Press Release

NASA Invites Media to Renaming Ceremony for West Virginia Facility

By SpaceRef Editor
June 21, 2019
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Media are invited to a ribbon-cutting ceremony at 10 a.m. EDT Tuesday, July 2, celebrating the renaming of NASA’s Katherine Johnson Independent Verification and Validation (IV&V) Facility in Fairmont, West Virginia, after the West Virginia native and storied NASA icon.

U.S. Senator Shelley Moore Capito, U.S. Representative David McKinley and NASA Administrator Jim Bridenstine are among the dignitaries presiding over the ceremony along with Johnson’s daughters, Joylette and Katherine.

The ceremony will be followed by a reception featuring a number of keynote speakers and a special presentation to Johnson’s daughters. To cover the ceremony and reception, media must email their name, affiliation and telephone number to Jeremy Eggers at by 4 p.m. Friday, June 28.

The IV&V facility, originally founded in 1993 to contribute to the safety and success of NASA’s highest-profile missions, was renamed in Johnson’s honor as a result of legislation sponsored by Capito and U.S. Senator Joe Manchin, and signed into law by President Trump in December 2018. The renaming was announced earlier this year and culminates with the July 2 ribbon-cutting ceremony.

“NASA’s Katherine Johnson Independent Verification and Validation Facility is going to play a key role in safely landing the first woman and the next man and on the Moon’s South Pole by 2024,” said Gregory Blaney, IV&V program director. “Katherine, who helped get us to the Moon in the early days of human spaceflight, will be an enduring beacon of inspiration as we strive to meet the challenge of establishing a sustained presence at the Moon as a way to prepare to send astronauts to Mars.”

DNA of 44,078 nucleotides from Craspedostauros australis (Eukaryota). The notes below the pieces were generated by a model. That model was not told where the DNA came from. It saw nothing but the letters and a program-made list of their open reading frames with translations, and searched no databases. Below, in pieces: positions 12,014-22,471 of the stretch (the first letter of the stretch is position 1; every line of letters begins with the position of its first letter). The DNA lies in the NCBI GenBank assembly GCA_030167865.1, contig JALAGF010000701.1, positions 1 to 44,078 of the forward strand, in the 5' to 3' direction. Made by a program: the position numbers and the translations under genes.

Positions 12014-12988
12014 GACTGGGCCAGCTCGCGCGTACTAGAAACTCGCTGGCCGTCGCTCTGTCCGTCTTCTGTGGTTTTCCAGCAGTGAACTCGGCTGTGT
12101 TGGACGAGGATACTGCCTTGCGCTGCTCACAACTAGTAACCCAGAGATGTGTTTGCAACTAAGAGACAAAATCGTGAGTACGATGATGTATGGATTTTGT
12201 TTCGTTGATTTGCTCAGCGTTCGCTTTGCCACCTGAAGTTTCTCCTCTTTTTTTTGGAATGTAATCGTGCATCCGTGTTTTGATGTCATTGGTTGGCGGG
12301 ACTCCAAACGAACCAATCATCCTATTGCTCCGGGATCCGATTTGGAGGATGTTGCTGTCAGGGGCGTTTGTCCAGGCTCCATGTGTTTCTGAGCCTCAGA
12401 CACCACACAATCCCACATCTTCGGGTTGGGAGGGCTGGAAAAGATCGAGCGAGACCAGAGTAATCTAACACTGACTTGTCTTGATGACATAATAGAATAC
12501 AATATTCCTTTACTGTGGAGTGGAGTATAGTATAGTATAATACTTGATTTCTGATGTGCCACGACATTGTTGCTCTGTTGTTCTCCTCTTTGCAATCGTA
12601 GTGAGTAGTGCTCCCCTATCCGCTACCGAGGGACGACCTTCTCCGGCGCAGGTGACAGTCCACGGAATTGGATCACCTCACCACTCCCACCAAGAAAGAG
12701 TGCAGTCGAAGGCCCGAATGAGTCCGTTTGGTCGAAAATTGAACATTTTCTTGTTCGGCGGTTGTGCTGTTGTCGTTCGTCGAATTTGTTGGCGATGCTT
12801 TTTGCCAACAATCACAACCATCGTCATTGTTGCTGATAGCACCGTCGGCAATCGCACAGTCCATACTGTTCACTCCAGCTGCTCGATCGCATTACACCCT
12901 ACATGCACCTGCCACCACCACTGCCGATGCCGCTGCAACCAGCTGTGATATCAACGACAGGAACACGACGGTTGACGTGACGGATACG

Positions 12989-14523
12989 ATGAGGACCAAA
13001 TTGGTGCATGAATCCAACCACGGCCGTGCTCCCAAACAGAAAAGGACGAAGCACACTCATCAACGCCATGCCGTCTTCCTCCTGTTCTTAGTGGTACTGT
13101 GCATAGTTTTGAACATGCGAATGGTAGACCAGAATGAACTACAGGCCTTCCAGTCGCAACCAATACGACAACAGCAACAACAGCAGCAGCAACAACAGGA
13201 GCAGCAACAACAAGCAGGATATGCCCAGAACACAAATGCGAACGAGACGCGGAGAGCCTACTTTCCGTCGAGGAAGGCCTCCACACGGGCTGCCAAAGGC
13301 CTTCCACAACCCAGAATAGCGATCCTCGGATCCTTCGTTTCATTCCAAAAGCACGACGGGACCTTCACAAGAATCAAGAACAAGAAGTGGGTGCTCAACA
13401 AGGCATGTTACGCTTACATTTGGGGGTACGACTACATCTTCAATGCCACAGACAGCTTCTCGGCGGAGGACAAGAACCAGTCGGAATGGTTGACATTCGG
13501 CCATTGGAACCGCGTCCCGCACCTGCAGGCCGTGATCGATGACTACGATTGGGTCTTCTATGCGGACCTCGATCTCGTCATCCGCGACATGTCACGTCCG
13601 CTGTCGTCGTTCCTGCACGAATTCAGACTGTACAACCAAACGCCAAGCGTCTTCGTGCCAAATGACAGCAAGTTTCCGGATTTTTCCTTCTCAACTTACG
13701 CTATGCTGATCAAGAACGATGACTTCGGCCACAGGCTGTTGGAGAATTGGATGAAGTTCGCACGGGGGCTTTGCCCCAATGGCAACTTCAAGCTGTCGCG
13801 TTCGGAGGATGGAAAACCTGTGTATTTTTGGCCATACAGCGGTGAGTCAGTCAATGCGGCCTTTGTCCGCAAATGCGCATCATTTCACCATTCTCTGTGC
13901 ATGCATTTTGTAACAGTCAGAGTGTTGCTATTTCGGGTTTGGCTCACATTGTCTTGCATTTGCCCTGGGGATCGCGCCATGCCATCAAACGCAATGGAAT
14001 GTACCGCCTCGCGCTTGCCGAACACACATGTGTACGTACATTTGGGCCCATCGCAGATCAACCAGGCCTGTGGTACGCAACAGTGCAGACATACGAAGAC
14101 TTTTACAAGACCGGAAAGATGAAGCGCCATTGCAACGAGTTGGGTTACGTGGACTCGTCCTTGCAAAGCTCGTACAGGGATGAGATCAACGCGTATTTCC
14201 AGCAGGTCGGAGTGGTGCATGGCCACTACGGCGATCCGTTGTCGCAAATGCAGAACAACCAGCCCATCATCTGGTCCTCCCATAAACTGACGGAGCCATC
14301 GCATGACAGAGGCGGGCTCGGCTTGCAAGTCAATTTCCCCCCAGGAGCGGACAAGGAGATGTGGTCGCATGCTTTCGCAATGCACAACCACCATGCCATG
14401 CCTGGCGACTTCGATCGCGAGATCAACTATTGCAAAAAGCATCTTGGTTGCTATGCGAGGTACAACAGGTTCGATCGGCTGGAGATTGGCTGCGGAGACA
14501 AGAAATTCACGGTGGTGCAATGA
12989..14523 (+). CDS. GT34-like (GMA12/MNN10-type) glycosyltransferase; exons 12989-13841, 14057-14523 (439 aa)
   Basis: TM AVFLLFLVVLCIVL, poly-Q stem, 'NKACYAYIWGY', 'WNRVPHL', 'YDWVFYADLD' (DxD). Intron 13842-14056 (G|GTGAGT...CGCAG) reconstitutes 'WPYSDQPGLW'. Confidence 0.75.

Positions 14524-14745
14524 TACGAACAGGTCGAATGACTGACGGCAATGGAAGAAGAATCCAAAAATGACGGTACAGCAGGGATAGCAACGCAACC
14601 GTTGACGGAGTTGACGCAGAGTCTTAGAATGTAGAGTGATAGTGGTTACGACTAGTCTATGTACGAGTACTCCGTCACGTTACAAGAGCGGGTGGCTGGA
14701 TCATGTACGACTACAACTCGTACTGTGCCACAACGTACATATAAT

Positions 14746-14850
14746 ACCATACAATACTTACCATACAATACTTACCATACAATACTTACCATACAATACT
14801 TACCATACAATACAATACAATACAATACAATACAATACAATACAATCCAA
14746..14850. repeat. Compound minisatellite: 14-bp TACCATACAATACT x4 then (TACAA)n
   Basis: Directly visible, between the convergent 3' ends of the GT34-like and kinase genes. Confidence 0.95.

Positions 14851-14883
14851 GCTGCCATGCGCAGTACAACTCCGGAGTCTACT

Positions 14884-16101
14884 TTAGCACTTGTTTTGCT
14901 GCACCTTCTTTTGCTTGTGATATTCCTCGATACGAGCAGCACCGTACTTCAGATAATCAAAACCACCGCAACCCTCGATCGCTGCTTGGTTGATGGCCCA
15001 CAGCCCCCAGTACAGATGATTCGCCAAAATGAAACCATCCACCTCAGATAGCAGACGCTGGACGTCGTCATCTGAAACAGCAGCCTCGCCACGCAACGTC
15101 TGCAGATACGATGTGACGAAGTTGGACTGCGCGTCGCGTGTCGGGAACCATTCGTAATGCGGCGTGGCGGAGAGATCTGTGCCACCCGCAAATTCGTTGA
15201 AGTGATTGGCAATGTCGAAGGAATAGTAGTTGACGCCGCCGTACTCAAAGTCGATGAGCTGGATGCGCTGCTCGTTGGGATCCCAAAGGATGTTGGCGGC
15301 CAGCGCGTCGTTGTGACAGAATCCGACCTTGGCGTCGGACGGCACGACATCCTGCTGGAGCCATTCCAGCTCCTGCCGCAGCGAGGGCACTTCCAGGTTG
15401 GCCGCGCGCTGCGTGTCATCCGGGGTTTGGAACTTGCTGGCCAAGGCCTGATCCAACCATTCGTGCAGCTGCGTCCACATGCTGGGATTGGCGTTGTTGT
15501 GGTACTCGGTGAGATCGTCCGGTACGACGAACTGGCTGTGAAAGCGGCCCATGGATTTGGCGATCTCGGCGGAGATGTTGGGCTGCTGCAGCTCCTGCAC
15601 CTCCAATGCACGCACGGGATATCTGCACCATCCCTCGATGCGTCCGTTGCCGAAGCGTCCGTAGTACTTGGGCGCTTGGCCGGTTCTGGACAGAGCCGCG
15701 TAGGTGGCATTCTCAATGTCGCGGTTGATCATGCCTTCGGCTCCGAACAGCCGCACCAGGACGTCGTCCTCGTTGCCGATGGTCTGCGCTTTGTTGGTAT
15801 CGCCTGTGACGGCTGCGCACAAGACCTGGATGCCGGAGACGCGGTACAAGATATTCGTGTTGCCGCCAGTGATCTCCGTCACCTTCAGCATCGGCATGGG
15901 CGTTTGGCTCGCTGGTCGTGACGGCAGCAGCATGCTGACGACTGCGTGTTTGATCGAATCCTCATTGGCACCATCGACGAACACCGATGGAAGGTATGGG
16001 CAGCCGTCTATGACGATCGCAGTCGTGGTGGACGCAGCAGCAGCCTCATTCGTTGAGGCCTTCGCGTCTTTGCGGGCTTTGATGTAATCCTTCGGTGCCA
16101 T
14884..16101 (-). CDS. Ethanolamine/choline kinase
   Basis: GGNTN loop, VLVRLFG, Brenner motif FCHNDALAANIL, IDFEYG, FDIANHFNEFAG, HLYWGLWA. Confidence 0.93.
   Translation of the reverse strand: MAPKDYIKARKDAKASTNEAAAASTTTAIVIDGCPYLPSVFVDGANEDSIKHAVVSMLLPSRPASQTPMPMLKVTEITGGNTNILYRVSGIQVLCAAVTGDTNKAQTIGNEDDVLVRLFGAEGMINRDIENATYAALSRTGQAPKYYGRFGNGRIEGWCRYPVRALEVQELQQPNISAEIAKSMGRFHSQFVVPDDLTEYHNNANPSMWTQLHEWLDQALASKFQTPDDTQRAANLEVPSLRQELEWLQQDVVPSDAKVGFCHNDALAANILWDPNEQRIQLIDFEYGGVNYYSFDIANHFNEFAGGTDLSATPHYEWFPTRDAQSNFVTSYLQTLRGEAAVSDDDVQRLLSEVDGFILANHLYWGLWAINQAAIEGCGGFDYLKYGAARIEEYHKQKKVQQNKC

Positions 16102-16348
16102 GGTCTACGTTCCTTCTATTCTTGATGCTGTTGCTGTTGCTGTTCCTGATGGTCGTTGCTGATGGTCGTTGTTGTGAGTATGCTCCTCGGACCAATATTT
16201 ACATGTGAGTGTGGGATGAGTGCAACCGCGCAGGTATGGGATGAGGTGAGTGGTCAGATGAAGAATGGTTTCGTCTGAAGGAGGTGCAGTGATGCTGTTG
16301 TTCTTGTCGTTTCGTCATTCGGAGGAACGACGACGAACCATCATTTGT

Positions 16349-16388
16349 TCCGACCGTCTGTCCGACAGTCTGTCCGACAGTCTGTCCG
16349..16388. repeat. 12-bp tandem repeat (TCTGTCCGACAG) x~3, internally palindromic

Born in White Sulphur Springs, West Virginia, in 1918, Johnson’s intense curiosity and brilliance with numbers led her to a distinguished career spanning more than three decades with NASA and its predecessor agency, the National Advisory Committee for Aeronautics. Among her professional accomplishments, Johnson calculated the trajectory for Alan Shepard’s Freedom 7 mission in 1961. The following year, Johnson performed the work for which she would become best known, when she was asked to verify the results made by electronic computers to calculate the orbit for John Glenn’s Friendship 7 mission. She went on to provide calculations for NASA missions throughout her career, including several Apollo missions.

Johnson received the Presidential Medal of Freedom in 2015 and, in 2017, NASA’s Langley Research Center in Hampton, Virginia, dedicated the new Katherine Johnson Computational Research Facility in her honor. Johnson celebrated her 100th birthday Aug. 26, 2018.

Since its inception more than 25 years ago, NASA’s IV&V Program has performed work on approximately 100 missions and projects, and currently is providing services to 12 upcoming NASA missions, including the James Webb Space TelescopeOrion spacecraft Space Launch System rocket, and InSight Mars lander. IV&V also provides general software safety and mission assurance services, including support for NASA’s Commercial Crew Program.

SpaceRef staff editor.